Take a moment to imagine all the possibilities machine vision can open for your production process and the pain points it can alleviate. The technology is ready, are you?

Figure 1
Figure 1
Figure 2
Figure 2

What Machine Vision Tool is Right for Your Application?

Machine vision is an inherent terminology in factory automation but selecting the most efficient and cost-effective vision product for your project or application can be tricky.

We can see machine vision from many angles of view, for example market segment and application or image processing deliver different perspectives. In this article I will focus on the “sensing element” itself, which scan your application.

The sensing element is a product which observes the application, analyzes it and forwards an evaluation. PC is a part of machine vision that can be embedded with the imager or separated like the controller. We could take many different approaches, but let’s look at the project according to the complexity of the application. The basic machine vision hardware comparison is

  1. smart sensors
  2. smart cameras
  3. vision systems

Each of these products are used in a different way and they fit different applications, but what do they all have in common? They must have components like an imager, lens, lighting, SW, processor and output HW. All major manufacturing companies, regardless of their focus or market segment, use these products, but what purpose and under what circumstances are they used?

Smart Sensors

Smart sensors are dedicated to detecting basic machine vision applications. There are hundreds of different types on the market and they must quickly provide standard performance in machine vision. Don’t make me wrong, this is not necessarily a negative. These sensors are used for simple applications. You do not want to wait seconds to detect QR code; you need a response time in milliseconds. Smart sensors typically include basic functions like:

  • data matrix, barcode and 2D code reading
  • presence of the object,
  • shape, color, thickness, distance

They are typically used in single purpose process and you cannot combine all the features.

Smart Cameras

Smart cameras are used in more complex projects. They provide all the function of smart sensors, but with more complex functions like:

  • find and check object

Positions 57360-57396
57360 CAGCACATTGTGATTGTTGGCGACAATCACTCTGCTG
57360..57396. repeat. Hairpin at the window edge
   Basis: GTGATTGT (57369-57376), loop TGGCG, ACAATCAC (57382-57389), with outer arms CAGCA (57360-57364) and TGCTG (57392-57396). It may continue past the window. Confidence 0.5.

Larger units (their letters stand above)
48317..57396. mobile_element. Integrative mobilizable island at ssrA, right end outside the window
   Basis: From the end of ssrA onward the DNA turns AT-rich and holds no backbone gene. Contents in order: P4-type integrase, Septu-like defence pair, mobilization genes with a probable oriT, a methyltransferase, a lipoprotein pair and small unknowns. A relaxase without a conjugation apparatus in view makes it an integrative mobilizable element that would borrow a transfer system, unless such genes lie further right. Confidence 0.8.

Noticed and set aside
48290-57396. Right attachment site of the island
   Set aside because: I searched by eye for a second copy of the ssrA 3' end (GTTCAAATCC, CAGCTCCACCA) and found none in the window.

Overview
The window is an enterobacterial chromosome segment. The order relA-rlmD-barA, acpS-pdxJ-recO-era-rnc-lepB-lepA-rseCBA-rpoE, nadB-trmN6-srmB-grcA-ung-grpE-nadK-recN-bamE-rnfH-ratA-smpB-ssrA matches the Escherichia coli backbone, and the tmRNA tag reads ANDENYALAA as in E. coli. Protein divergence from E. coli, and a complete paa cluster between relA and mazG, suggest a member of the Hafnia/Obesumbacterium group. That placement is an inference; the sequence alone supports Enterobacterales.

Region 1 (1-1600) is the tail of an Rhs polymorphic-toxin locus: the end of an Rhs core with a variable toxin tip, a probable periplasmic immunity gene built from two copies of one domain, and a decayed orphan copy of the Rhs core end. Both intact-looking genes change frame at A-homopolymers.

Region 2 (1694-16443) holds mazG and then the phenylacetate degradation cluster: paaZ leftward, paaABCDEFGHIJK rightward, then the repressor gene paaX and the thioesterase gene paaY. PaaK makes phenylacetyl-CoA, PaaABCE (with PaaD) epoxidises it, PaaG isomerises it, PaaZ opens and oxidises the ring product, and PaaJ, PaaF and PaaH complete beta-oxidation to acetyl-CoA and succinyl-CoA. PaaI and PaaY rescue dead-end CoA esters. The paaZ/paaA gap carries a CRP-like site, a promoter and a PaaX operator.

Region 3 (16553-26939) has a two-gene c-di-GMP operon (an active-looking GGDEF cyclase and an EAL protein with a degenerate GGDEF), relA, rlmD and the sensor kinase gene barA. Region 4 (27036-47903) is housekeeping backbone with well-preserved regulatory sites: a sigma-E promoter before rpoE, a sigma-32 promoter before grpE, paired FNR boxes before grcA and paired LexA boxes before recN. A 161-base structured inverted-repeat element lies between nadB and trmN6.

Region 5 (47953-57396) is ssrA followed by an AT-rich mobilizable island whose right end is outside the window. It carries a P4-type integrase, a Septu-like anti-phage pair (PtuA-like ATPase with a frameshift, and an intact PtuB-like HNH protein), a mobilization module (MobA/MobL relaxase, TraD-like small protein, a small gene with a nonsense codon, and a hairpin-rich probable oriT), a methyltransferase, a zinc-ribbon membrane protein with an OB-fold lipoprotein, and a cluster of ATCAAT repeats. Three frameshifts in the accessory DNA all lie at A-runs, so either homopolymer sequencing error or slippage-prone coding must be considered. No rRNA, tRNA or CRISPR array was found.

• blob detection
  • edge detection
  • metrology
  • robot navigation
  • sorting
  • pattern recognition
  • complex optical character recognition

Due to their complexity, you can use them to find products with higher resolution , however it is not a requirement. Smart cameras can combine more programs and can do parallel several functions together. Image processing is more sophisticated, and limits may occur in processing speed, because of embedded PC.

Vision Systems

Typically, machine vision systems are used in applications where a smart camera is not enough.

Vision system consists of industrial cameras, controller, separated lighting and lens system, and it is therefore important to have knowledge of different types of lighting and lenses. Industrial cameras provide resolution from VGA up to 30Mpxl and they are easy connected to controller.

Vision systems are highly flexible systems. They provide all the functions from smart sensors and cameras. They bring complexity as well as flexibility. With a vision system, you are not limited by resolution or speed. Thanks to the controller, you have dedicated and incomparable processing power which provides multi-speed acceleration.

And the most important information at the end. How does it look with pricing?

You can be sure that smart sensor is the most inexpensive solution. Basic pricing is in the range of $500 – $1500. Smart cameras can cost $2000 – $5000, while a vision system cost would start closer to $6000. It may look like an easy calculation, but you need to take into consideration the complexity of your project to determine which is best for you.

Pros Cons Cost
Smart sensor
    • Easy integration
    • Simple configuration
    • Included lightning and lenses
    • Limited functions
    • Closed SW
    • Limited programs/memory
$
Smart camera
    • Combine more programs together
    • Available functions
    • Limited resolution
    • Slower speed due to embedded PC
$$
Vision system
    • Connect more cameras(up to 8)
    • Open SW
    • Different resolution options
    • Requires skilled machine vision specialist
    • Requires knowledge of lightning and lenses
    • Increased integration time
$$$

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Top 5 Insights from 2019

With a new year comes new innovation and insights. Before we jump into new topics for 2020, let’s not forget some of the hottest topics from last year. Below are the five most popular blogs from our site in 2019.

1. How to Select the Best Lighting Techniques for Your Machine Vision Application

How to select the best vision_LI.jpgThe key to deploying a robust machine vision application in a factory automation setting is ensuring that you create the necessary environment for a stable image.  The three areas you must focus on to ensure image stability are: lighting, lensing and material handling.  For this blog, I will focus on the seven main lighting techniques that are used in machine vision applications.

READ MORE>>

2. M12 Connector Coding

blog 7.10_LI.jpgNew automation products hit the market every day and each device requires the correct cable to operate. Even in standard cables sizes, there are a variety of connector types that correspond with different applications.

READ MORE>>

3. When to use optical filtering in a machine vision application